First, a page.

All legislative efforts are funded personally by Dr. & Mrs. Chang. The Foundation supports their efforts.
Need For Swim School Safety Standards
In the early morning hours of February 11, 2018, three-year-old Mitchell Chang’s heart beat for the last time. He died from complications of drowning at Love to Swim School the previous day. The very place that Mitchell was supposed to learn a life-saving skill ultimately brought his death.
He died because of a dangerous environment created by improper staffing, lack of adequate safety standards, poor implementation of what little standards were in place, and inadequately trained employees. The employees present that night were set up to fail- and they did.
Love to Swim School’s policies and procedures for that night stated two lifeguards were to be present. There were informational flyers to parents with the word “lifeguards” on them. The swim school where Mitchell died was never able to produce any documentation that they employed a lifeguard position when Mitchell died. They instead trained staff as “water watchers.”
By misrepresenting training, certifications, and safety standards, Mitchell’s parents were denied accurate information that was needed to make an informed and educated decision on Love to Swim School. Instead, Dr. and Mrs. Chang believed what they were told and their precious child died.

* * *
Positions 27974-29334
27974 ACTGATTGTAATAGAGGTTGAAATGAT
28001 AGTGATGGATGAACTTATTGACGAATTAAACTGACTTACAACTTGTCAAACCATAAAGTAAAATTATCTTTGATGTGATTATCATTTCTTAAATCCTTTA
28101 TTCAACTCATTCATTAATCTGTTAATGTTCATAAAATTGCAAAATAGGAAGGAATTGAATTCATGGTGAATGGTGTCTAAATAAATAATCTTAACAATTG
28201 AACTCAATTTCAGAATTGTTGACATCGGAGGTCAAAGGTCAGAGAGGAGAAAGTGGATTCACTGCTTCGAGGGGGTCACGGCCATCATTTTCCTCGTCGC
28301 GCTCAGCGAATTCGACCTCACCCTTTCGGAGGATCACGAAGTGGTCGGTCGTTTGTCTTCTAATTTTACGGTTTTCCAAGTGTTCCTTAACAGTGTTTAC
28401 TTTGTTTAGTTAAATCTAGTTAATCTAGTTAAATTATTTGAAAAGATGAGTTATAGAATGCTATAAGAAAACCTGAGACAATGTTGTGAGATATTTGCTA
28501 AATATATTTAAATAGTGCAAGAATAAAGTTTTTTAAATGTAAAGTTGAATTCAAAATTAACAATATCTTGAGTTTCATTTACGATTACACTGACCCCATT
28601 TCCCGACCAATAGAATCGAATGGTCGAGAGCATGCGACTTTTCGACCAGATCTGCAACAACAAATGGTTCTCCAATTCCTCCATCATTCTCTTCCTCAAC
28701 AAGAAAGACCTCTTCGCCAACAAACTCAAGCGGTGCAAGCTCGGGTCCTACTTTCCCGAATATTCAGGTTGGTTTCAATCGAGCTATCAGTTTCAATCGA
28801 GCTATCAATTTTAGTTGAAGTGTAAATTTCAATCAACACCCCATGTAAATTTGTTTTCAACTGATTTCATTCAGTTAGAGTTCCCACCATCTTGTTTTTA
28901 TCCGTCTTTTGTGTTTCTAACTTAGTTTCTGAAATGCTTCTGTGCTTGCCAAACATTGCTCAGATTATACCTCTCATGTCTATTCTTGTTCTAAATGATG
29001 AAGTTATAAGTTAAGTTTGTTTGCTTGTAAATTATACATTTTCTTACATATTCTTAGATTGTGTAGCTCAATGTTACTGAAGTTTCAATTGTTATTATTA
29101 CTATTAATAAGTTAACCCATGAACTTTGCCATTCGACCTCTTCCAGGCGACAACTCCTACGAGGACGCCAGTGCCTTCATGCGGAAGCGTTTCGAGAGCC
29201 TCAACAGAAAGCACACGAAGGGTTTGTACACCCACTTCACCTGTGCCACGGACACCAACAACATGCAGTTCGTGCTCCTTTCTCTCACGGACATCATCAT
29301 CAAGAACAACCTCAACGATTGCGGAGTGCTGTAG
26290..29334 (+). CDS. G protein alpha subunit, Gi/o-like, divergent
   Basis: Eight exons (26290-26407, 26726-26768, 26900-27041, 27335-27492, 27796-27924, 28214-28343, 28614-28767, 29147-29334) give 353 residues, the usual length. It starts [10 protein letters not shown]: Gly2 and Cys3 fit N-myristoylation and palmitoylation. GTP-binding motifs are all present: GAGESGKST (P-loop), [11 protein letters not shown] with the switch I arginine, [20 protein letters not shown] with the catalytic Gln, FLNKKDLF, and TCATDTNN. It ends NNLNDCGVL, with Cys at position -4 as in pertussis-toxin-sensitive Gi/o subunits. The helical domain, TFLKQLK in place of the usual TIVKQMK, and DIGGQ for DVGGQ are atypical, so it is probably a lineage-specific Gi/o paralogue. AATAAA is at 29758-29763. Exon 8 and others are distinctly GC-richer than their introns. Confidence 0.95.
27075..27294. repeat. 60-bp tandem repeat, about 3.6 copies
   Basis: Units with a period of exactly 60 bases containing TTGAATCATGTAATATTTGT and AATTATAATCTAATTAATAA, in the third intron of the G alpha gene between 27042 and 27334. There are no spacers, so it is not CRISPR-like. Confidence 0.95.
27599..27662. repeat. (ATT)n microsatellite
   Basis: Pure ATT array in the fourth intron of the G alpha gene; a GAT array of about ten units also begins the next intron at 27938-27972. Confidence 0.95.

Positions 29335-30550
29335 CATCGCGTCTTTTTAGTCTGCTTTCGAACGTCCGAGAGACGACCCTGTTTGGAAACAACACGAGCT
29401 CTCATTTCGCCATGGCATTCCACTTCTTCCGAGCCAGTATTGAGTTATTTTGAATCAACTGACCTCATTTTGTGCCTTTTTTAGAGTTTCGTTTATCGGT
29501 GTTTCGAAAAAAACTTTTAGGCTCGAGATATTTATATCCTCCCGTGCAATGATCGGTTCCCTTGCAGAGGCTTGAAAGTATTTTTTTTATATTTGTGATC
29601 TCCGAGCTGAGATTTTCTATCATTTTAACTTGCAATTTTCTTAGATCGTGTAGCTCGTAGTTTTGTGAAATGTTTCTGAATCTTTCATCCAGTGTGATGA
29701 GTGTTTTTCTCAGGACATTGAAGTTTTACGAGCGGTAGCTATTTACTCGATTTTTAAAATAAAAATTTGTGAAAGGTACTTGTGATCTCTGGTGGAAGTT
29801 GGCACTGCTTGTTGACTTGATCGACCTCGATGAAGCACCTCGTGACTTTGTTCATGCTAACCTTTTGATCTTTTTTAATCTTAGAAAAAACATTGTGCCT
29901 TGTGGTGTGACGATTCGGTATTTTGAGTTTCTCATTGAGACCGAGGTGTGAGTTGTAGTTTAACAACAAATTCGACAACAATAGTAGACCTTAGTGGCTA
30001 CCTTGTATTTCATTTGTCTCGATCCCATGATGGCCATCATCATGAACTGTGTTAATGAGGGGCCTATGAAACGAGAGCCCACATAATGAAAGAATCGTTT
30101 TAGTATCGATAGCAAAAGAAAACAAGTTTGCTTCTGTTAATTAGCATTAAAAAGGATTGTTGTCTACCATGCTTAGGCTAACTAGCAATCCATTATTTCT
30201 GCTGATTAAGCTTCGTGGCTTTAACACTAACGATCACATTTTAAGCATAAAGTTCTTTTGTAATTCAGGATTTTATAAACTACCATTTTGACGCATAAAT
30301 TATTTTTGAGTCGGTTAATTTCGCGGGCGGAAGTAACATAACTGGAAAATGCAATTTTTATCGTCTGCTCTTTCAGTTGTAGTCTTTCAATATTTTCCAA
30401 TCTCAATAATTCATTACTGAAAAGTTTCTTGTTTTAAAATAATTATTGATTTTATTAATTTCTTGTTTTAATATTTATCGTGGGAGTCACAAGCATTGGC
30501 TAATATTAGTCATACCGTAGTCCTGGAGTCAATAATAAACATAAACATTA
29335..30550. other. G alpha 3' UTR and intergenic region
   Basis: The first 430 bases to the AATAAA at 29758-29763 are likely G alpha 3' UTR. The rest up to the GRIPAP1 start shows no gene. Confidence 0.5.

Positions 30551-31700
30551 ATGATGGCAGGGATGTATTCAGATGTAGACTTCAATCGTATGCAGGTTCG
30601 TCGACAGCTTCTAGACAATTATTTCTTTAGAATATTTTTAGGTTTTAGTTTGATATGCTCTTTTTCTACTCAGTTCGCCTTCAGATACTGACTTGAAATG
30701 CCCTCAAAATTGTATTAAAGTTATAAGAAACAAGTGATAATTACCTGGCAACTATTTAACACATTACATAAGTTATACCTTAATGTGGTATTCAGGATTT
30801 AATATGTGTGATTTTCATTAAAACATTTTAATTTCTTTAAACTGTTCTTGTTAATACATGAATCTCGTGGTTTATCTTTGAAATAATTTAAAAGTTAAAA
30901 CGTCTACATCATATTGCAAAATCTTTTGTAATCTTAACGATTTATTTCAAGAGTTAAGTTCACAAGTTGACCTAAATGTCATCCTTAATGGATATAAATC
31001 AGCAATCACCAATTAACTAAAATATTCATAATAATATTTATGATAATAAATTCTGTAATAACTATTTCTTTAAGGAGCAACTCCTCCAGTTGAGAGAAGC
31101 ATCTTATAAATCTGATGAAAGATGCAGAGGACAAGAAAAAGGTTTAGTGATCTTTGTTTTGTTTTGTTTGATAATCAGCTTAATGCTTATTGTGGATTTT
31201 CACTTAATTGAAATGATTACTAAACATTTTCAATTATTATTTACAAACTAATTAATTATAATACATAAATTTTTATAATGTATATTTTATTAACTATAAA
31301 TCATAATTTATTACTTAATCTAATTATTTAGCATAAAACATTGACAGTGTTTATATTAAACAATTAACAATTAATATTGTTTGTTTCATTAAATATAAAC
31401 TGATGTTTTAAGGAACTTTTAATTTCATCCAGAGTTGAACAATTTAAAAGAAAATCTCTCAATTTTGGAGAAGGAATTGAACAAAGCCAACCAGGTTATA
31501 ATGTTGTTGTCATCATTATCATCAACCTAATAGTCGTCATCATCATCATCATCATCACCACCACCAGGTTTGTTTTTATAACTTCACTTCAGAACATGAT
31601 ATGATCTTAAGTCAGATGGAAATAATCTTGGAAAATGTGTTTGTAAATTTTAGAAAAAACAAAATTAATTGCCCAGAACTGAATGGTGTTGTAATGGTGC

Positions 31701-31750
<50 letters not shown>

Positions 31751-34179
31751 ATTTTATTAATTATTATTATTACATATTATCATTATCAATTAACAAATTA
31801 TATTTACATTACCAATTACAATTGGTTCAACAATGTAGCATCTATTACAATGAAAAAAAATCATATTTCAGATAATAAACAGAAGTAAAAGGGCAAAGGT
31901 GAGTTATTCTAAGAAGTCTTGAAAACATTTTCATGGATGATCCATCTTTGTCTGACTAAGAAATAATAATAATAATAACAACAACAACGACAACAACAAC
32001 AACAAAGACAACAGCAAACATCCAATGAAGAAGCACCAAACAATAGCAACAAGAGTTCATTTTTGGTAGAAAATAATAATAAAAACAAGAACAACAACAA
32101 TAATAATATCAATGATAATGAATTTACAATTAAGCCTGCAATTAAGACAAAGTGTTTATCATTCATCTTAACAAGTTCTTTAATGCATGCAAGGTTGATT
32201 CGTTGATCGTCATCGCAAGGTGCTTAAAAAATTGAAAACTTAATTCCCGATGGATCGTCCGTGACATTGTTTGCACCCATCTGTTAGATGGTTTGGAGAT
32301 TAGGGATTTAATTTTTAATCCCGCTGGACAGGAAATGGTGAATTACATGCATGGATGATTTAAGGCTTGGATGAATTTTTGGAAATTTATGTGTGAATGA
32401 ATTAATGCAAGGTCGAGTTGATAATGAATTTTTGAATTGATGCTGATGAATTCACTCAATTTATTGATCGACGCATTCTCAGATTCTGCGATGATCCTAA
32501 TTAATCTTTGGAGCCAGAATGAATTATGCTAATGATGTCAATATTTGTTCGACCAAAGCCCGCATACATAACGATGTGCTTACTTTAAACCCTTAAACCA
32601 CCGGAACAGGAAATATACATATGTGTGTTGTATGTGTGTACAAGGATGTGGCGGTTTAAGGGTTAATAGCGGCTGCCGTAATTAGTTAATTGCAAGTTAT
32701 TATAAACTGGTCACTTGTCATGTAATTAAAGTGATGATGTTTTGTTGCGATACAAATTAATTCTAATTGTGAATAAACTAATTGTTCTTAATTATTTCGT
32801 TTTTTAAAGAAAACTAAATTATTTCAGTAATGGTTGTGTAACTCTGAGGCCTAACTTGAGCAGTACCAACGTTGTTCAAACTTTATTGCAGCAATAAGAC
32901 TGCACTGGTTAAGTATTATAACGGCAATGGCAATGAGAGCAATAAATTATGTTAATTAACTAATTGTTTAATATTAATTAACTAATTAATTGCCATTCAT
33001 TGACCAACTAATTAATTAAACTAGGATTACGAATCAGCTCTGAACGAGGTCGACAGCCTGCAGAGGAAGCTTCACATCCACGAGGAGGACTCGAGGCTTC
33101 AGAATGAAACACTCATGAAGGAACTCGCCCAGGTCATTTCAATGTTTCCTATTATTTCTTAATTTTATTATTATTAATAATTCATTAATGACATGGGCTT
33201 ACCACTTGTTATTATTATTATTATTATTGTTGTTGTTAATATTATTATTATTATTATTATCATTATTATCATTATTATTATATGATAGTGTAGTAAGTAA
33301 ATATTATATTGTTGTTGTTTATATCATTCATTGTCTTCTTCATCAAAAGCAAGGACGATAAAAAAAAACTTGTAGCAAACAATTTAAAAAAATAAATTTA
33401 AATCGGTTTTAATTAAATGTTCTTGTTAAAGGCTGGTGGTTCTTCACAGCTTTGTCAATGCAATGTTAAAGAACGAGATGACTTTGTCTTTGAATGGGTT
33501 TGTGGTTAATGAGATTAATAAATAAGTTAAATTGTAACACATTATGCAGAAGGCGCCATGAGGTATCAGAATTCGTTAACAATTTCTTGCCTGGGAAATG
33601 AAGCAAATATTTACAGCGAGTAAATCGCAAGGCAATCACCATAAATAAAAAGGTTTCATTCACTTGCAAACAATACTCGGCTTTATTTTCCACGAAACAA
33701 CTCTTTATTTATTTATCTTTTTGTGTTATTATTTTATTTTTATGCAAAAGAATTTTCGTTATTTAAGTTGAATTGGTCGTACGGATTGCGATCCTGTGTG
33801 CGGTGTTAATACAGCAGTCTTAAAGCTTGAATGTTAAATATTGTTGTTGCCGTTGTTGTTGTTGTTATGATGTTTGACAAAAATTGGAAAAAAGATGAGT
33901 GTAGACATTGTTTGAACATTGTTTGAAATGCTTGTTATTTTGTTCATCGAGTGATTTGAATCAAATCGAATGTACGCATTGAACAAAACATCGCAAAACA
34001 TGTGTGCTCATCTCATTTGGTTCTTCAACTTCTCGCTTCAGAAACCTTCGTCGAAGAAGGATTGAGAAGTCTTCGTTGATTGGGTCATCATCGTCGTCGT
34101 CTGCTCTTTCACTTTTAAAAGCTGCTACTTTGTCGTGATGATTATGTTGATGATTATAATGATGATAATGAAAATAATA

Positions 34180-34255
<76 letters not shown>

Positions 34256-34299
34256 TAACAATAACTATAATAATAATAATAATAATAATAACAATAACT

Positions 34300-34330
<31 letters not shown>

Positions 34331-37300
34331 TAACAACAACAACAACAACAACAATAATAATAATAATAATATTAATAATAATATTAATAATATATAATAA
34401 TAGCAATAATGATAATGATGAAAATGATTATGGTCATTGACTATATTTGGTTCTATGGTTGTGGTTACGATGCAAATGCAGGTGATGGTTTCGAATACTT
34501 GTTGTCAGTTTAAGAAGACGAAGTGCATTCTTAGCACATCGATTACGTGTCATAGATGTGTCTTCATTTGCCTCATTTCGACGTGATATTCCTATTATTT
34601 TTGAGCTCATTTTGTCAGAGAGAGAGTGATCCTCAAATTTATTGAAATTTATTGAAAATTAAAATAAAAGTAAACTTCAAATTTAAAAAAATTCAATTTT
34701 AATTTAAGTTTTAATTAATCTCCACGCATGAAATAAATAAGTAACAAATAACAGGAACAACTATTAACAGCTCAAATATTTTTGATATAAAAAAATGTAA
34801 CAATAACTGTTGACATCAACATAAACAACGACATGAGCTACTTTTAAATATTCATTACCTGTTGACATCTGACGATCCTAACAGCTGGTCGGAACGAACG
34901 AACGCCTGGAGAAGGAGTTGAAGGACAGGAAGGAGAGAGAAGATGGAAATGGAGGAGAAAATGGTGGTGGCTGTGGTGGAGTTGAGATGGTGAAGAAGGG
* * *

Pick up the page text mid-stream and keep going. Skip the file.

After Mitchell’s death, his parents found out that the highly profitable swim school industry is not regulated in Texas. There is no oversight that verifies certification and credentialing. There are no minimum safety standards regarding student ratios or lifeguards. There is no database tracking children’s injuries sustained at swim schools or parent complaints.
Many for-profit swim schools use similar curriculums, in-house employee certification programs, and safety standards as Love to Swim School. The Chang Family is concerned that the lack of consequences and regulations will only allow for more of our state’s children to be unknowingly placed into these dangerous environments.
No parent should ever feel the devastation of their child dying due to the actions of a swim school. Where is the accountability and justice for Mitchell Chang?
House Bill 3357
Swim School Safety Standards for swim schools providing lessons to children six years of age or younger in a group of two or more students.
Provide a licensing and registrations system that will provide a publicly searchable reporting system for complaints and injuries.
On site AED device (defibrillator).
Employee certification standards, such as CPR/AED and water safety certification.
Senate Bill 2120
Directs the Health and Human Services Commission to do a thorough examination of the overall current state of child safety at commercial swim schools. This includes evaluating current safety protocols, identifying areas where improvements can be made, and then reporting their findings and recommendations to the Legislature prior to the start of the next legislative session.